An erratic sleep schedule isn’t just annoying; it’s also unhealthy. Few things can mix up your sleep schedule faster than a jet trip to a new time zone.
We talked to the director of the Johns Hopkins Sleep Center, Dr. Charlene Gamaldo, to get an expert’s view on jet lag and what you can do to overcome it.
Dr. Gamaldo notes that the human body maintains a natural period when it’s inclined to sleep, called the circadian window. This window usually falls between 11 PM and 7 AM. Any long trip, especially one that crosses more than two time zones, can upset your circadian window and disrupt your regular sleep cycle.
Here are the most effective steps you can take to reduce the impact of jet lag:
1) Use The Two Day Rule
If your whole trip is only going to last two days, don’t bother trying to align your internal clock with local time. Dr. Gamaldo notes that it will take you about two days to fully adjust to a new time zone, so trying to shift your circadian window for a short trip will just make it harder to resume your home sleep schedule when you return. She suggests scheduling as many of your activities during your home waking hours as possible on short trips.
2) Shift Your Window Before Traveling
You can prepare yourself for the time shift before your trip. Take three nights before your flight to change your bedtime. Make sure you have a comfortable bedroom conducive to sleep and clutter free, find the best furniture stores for a perfect relaxing space. Move it up or back as required to match your destination. Shift your bedtime one hour on the first night, two on the second, and three on the third.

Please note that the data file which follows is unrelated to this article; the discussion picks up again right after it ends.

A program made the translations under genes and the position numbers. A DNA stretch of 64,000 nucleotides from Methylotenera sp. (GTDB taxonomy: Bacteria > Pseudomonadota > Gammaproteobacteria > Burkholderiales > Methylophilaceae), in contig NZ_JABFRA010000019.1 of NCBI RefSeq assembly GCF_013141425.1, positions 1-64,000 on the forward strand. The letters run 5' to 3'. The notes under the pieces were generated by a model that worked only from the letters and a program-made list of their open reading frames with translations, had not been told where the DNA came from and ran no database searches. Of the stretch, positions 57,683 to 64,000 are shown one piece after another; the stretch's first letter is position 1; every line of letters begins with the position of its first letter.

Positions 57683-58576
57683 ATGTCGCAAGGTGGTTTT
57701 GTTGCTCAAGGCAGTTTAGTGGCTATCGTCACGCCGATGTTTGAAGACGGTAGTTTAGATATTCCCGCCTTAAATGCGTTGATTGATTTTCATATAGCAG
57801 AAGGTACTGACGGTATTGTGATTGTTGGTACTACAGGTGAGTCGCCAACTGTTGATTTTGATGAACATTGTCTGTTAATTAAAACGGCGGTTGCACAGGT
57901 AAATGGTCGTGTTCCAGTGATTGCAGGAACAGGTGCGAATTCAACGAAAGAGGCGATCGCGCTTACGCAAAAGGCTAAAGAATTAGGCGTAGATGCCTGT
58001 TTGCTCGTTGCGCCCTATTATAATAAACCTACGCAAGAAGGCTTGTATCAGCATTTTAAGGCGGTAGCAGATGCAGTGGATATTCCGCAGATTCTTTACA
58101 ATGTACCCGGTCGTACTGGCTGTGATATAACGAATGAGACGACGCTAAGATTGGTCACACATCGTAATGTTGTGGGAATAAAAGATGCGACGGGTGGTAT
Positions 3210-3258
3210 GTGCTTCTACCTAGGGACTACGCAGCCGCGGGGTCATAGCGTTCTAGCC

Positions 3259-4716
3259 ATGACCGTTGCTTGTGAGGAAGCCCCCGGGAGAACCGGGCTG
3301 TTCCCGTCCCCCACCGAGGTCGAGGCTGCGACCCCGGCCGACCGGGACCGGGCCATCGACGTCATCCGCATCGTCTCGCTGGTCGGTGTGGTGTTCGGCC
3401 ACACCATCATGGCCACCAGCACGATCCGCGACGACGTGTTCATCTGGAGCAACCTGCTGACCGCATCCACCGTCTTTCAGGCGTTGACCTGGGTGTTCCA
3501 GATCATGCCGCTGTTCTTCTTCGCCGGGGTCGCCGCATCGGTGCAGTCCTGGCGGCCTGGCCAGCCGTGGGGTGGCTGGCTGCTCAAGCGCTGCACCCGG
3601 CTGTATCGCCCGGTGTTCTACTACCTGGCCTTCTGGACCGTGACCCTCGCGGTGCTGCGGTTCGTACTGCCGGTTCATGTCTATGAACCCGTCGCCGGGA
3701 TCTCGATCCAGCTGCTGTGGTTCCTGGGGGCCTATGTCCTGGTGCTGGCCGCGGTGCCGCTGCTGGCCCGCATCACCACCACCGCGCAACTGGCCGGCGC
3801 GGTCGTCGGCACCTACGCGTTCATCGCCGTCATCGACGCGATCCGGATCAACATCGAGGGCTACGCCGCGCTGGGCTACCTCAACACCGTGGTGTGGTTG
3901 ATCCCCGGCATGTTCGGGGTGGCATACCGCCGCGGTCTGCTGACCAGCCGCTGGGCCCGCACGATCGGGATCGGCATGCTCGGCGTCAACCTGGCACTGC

3) Get Into The Local Rhythm
Be ready to get into the local schedule as soon as you get off the plane. Dr. Gamaldo says that if you’re landing in daylight, you want to be awake like the locals. Get as much sleep as you can on your flight. If you’re landing at night, do the opposite: Stay awake on the plane and sleep when you arrive.
4) Manage Your Sunlight Exposure
Dr. Gamaldo suggests donning a pair of sunglasses if you arrive early in the morning. Daylight is a key trigger for your circadian cycle; your body expects to encounter sunlight in the hours it considers afternoon and late morning. When you travel to the west, Gamaldo advises you to get outdoors before sunset to further align your sleep rhythm with the local hours.
5) Kick-Start Your Local Morning
The best way to convince your body that morning has arrived is to heat it up, get it moving, and get outside. Dr. Gamaldo recommends a warm shower to raise your body temperature and signal to your body that it’s time to get active.
6) Consider Using Melatonin
Melatonin is a naturally-occurring hormone that helps regulate your sleep cycle. Your body begins releasing extra melatonin about two hours before it’s ready to sleep. To encourage an earlier bedtime when you’re traveling, you can use supplemental melatonin to encourage drowsiness. Melatonin supplements are available without a prescription, usually in dosages of no more than 10 milligrams.
Gamaldo warns against thinking of melatonin as a cure-all for jet lag and other sleep problems, though. She notes that all of the research indicates that daylight exposure is more effective at bringing your body’s clock in line with the local schedule.